The evolution of the University of Connecticut can be told through the history of residence halls on the Storrs campus.
From the single, wood frame building that housed the first dozen male students, to the brick-built eight-story NextGen Hall, each step in the development of the school’s mission and each successive growth in enrollment has sparked a need for new student housing.
Shortly after its inception, the admission of women required separate accommodations; and as the future of the Storrs Agricultural School became more certain around the turn of the 20th century, brick dormitories began to be built.
World Wars I and II brought changes in the student population that were reflected in additional or re-assigned dormitories to accommodate the influx of women even as the male population decreased. The post-war era of the late 1940s and early 1950s led to a construction boom, as veterans flocked to campus for a college education under the GI Bill. Another wave of construction to accommodate the baby boom generation occurred in the 1960s.
In 1998 a residence complex, South Campus, was constructed, with some of its funding drawn from UConn 2000, the 10-year, $1 billion state-supported program to rebuild and renovate UConn’s infrastructure that was inspired by an ambitious plan to elevate the University to world-class status. With its Collegiate Gothic-style buildings similar to some of UConn’s older buildings, South Campus was a symbol of the University’s renaissance.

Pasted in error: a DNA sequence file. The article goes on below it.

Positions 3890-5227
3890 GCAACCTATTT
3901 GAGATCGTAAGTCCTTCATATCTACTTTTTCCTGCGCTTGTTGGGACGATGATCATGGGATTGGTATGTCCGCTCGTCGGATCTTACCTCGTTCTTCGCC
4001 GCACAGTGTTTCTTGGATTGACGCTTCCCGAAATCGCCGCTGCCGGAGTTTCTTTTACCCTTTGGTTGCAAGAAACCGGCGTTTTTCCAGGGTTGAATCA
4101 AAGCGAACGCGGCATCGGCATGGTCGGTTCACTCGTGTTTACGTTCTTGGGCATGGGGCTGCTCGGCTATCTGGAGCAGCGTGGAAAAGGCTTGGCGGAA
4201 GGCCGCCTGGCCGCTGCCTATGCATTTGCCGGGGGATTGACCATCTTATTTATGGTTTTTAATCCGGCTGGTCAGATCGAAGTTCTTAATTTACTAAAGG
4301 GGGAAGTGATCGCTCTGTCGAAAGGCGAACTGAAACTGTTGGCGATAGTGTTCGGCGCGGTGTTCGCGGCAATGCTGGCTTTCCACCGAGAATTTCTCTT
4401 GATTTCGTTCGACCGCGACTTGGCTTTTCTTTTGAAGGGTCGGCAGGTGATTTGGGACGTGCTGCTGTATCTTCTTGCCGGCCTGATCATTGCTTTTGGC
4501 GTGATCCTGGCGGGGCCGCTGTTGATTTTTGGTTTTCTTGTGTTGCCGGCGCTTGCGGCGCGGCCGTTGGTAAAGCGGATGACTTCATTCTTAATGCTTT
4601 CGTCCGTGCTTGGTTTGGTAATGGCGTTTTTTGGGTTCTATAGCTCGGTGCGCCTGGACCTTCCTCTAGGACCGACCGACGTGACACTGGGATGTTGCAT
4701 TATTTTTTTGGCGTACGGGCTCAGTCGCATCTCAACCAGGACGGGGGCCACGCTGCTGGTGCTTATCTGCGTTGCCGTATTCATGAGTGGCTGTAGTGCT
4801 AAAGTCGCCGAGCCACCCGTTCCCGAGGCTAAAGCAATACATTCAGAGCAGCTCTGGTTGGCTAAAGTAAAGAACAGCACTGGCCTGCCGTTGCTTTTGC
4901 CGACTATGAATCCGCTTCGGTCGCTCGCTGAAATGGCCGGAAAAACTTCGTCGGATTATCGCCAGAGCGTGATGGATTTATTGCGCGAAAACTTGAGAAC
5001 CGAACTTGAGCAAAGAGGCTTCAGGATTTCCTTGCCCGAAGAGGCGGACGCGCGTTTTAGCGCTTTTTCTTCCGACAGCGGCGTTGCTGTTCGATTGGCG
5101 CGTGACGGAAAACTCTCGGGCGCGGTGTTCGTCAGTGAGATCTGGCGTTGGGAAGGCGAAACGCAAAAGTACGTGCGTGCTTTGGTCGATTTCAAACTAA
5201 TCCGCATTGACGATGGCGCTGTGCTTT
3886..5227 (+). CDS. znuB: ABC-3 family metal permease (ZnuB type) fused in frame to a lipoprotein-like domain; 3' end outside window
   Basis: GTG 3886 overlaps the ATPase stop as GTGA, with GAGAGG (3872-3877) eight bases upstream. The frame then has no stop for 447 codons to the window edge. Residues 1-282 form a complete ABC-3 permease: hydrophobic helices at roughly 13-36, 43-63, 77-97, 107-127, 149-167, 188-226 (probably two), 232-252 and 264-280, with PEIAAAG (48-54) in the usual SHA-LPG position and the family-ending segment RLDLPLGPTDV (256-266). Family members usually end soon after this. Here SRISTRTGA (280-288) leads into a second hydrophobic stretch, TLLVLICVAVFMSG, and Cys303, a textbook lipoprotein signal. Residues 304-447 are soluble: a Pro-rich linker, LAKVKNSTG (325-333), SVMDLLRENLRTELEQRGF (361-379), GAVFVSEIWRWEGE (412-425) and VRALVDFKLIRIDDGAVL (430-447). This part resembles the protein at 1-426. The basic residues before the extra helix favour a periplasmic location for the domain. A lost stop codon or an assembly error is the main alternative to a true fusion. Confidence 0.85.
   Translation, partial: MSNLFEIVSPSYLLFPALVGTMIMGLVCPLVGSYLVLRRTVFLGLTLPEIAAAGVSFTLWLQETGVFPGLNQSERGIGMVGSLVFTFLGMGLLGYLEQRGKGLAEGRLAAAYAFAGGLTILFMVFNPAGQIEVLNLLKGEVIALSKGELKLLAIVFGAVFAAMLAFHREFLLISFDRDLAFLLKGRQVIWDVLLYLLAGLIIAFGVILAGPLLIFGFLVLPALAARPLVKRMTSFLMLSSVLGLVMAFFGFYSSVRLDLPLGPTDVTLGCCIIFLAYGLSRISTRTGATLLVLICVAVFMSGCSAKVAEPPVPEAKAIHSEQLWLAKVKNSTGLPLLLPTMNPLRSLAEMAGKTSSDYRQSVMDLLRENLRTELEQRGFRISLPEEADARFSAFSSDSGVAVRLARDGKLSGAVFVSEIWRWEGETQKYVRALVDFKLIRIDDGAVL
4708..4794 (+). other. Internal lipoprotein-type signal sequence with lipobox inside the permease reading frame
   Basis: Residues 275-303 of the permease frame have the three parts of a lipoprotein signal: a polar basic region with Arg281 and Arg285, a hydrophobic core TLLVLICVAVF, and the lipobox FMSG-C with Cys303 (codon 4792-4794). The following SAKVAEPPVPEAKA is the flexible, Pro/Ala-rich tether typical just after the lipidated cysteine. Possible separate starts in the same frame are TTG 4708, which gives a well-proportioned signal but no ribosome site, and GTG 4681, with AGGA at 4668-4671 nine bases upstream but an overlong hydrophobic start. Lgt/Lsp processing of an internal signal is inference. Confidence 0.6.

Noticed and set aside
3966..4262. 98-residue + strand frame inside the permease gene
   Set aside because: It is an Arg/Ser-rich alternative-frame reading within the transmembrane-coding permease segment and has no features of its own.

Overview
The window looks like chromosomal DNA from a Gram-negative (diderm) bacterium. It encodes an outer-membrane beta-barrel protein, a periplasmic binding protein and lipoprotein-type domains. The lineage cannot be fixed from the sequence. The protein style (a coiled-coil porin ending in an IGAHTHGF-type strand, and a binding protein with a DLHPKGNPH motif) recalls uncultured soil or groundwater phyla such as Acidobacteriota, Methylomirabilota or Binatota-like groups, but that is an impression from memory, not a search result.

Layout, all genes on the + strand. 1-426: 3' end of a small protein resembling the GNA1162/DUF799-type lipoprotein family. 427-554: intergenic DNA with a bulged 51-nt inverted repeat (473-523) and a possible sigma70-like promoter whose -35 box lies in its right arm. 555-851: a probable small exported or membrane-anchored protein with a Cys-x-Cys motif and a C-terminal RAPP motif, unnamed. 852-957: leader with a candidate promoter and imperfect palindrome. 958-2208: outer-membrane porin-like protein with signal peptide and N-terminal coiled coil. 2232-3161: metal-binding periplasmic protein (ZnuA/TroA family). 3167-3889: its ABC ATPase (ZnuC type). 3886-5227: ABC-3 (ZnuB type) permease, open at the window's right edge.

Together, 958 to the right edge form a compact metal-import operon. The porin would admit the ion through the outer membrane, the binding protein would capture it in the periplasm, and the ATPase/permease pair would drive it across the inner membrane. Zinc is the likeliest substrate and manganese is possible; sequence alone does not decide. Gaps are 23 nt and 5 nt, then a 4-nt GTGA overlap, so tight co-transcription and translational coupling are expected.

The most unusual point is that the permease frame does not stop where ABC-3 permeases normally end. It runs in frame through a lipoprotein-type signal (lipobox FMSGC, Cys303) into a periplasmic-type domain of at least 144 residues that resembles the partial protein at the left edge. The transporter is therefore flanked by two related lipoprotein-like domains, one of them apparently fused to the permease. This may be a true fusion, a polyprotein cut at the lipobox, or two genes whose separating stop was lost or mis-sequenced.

Then, in 2013, the state General Assembly passed legislation known as Next Generation Connecticut to expand UConn’s programs in STEM fields (science, technology, engineering, and math), increase enrollment, and help build Connecticut’s future workforce. As a result of that initiative and in keeping with its aspirations, this week UConn opened the doors of the magnificent new NextGen Hall for more than 700 students. Its layout includes not only space for social events, but for learning and innovation, too.
Over time some residences have been converted into administrative and teaching space, and some no longer exist. But many continue to provide homes to generations of students living on campus. Photos, both archival and more recent, tell the story of UConn’s residence halls.
Sources: Various articles by Mark J. Roy and Richard Veilleux from the UConn Advance
Connecticut Agricultural College – A History, by Walter Stemmons (1931)
What’s in a Name? A Fact Book About Residence Halls at UConn, by Carmen L. Vance (1998)
University of Connecticut, by Mark J. Roy (2001)
Red Brick in the Land of Steady Habits: Creating the University of Connecticut, 1881-2006, by Bruce M. Stave (2006)